Quinces – health benefits

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1. Overview

Positive effects on health of quinces are less known. These positively affect liver function, digestive system and help relieve respiratory diseases.

In one single fruit there an impressive repository of vitamins (A, B, C, PP), minerals, carbohydrates and fiber.


1. Overview
2. Health benefits
3. Nutritional values
4. Preparation
5. How to choose quinces

2. Health benefits

Here are some of the health benefits of quinces:

- Fresh quinces juice helps treat pancreatic insufficiency. For this purpose drink half a glass of quince juice three times a day.

- According to studies quince peel contains antiviral substances that inhibit the growth of microorganisms that trigger hepatitis A, B and C. To stimulate liver function is recommended one month long diet with fresh quince nectar.

- Quince improves digestion and relieves diarrhea, uterine bleeding and hemorrhoids.

- Approximately 150 grams of mixture of quince with honey is indicated in the fight against colitis.

- Fresh quinces are recommended as an adjunct to intestinal infections, including those of the lower colon (quince juice is contraindicated in case of constipation).

- Morning sickness goes away if you eat half a quince on an empty stomach.

- Quince leaf infusion is helpful against diarrhea.

- In case of anemia is recommended macerated quinces, along with treatment prescribed by your doctor.

- Cancerous diseases can be relieved by eating quince (fresh or in the form of nectar from the pulp and peel). It has been shown that certain substances in the quinces (especially vitamin B17) help destroy malignant cells without affecting normal cells.

These traditional methods have often proved incredibly useful. However, their application should not rule out medical advice and recommendations, especially that including quince consumption has contraindications that should not be neglected.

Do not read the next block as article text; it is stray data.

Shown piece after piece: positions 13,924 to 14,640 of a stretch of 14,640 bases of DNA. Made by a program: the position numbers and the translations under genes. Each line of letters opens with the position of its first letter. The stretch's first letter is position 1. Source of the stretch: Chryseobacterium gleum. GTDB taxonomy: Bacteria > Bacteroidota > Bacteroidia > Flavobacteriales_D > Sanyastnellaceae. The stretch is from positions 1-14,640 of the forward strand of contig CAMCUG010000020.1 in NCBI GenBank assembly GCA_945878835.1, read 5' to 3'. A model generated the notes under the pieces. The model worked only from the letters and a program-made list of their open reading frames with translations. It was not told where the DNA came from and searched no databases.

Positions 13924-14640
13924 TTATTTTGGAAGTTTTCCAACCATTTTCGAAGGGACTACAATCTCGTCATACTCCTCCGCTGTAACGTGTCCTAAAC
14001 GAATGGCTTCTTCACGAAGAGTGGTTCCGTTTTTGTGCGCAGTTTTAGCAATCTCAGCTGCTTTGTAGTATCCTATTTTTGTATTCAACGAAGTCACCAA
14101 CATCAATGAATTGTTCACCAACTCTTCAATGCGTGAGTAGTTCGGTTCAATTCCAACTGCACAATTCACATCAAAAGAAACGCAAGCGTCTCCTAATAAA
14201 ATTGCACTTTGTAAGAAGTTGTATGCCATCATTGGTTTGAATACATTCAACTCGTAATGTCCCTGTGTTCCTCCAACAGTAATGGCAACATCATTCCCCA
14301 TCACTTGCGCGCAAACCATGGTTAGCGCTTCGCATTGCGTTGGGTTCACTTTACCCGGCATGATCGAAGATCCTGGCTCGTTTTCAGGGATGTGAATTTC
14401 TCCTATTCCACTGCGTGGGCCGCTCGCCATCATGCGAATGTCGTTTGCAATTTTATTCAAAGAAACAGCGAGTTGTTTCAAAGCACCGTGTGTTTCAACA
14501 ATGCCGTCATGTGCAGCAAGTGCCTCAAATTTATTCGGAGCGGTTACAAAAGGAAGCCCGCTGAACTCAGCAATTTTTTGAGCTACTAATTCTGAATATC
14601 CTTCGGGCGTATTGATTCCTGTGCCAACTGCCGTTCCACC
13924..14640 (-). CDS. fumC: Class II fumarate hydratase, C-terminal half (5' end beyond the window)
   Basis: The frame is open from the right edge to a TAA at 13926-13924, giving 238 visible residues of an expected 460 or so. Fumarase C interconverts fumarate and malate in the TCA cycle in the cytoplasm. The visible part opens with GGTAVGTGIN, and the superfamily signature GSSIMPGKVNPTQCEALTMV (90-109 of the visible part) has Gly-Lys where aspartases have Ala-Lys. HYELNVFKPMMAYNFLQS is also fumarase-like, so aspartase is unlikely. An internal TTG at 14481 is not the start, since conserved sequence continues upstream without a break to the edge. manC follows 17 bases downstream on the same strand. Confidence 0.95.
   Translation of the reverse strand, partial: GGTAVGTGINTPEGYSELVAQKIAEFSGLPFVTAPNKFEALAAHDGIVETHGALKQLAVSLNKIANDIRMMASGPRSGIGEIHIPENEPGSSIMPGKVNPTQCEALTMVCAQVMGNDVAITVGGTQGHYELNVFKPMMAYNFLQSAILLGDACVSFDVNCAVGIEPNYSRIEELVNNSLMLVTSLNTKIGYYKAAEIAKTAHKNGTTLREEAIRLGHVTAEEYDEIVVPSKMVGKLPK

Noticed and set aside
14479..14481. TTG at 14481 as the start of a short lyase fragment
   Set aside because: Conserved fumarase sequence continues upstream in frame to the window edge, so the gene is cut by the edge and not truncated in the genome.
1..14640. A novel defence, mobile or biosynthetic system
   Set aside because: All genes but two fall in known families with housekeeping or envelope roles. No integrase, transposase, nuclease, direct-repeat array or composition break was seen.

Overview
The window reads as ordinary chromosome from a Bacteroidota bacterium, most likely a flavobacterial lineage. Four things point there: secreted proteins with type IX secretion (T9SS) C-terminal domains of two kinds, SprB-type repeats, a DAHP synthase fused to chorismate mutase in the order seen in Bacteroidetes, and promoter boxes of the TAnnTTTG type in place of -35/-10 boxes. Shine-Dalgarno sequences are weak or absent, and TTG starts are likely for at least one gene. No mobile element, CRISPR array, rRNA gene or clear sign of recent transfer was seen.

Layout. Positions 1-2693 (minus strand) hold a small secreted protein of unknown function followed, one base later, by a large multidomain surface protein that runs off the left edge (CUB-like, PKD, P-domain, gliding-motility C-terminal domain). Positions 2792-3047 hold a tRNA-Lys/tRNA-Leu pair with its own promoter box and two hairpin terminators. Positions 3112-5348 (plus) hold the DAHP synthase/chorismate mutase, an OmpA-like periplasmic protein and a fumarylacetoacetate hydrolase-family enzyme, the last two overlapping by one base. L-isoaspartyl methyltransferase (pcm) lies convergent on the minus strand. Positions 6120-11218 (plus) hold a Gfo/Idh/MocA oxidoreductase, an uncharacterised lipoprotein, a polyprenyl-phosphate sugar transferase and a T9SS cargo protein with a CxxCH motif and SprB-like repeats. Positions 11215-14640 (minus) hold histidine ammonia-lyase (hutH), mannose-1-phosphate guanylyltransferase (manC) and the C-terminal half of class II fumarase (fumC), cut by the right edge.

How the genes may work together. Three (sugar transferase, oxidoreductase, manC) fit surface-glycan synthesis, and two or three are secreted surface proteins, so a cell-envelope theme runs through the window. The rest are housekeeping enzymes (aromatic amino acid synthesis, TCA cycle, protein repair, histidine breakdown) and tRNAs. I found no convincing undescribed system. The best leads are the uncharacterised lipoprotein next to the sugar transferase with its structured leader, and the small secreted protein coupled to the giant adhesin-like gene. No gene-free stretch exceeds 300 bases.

3. Nutritional values

100 grams quince contains:

Carbohydrates – 15.3 grams
Sugars – 12.53 grams
Dietary fiber – 1.9 grams
Fat – 0.10 grams
Protein – 0.4 grams
Water – 83.8 grams
Vitamin A – 40 micrograms
Niacin (vitamin B3) – 0.2 milligrams
Vitamin B6 – 0.04 milligrams
Folic acid (vitamin B9) – 8 micrograms
Vitamin C – 15 milligrams
Calcium – 8 milligrams
Iron – 0.7 milligrams
Magnesium – 8 milligrams
Phosphorus – 17 milligrams
Potassium – 197 milligrams
Sodium – 4 milligrams
Energy – 60 kcal (240 kJ).

4. Preparation

Fresh quinces are not consumed because of their astringent (caused by high tannin content). Quinces are used as jams and jellies, as they contain large amounts of pectin. The fruit can be consumed in the form of stewed or baked.

5. How to choose quinces

Quinces that are firm, hard and yellow are suitable for consumption. Quinces must be harvested when they are fully yellow and are hard.

They should be handled with care because it can damage easily. Quinces are incorporated into plastic bags and can be stored in the refrigerator, about two months.



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